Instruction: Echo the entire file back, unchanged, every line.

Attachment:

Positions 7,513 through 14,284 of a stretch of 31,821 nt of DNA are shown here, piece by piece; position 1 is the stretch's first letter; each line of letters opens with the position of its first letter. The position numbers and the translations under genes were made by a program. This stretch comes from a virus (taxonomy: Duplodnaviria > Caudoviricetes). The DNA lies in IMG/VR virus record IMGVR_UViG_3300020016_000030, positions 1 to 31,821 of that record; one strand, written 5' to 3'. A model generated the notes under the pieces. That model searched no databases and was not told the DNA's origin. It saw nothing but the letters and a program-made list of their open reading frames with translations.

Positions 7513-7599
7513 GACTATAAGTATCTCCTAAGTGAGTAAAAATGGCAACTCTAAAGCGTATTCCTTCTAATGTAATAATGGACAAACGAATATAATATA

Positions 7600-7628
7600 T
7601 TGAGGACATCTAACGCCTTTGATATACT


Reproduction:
Positions 7,513 through 14,284 of a stretch of 31,821 nt of DNA are shown here, piece by piece; position 1 is the stretch's first letter; each line of letters opens with the position of its first letter. The position numbers and the translations under genes were made by a program. This stretch comes from a virus (taxonomy: Duplodnaviria > Caudoviricetes). The DNA lies in IMG/VR virus record IMGVR_UViG_3300020016_000030, positions 1 to 31,821 of that record; one strand, written 5' to 3'. A model generated the notes under the pieces. That model searched no databases and was not told the DNA's origin. It saw nothing but the letters and a program-made list of their open reading frames with translations.

Positions 7513-7599
7513 GACTATAAGTATCTCCTAAGTGAGTAAAAATGGCAACTCTAAAGCGTATTCCTTCTAATGTAATAATGGACAAACGAATATAATATA

Positions 7600-7628
7600 T
7601 TGAGGACATCTAACGCCTTTGATATACT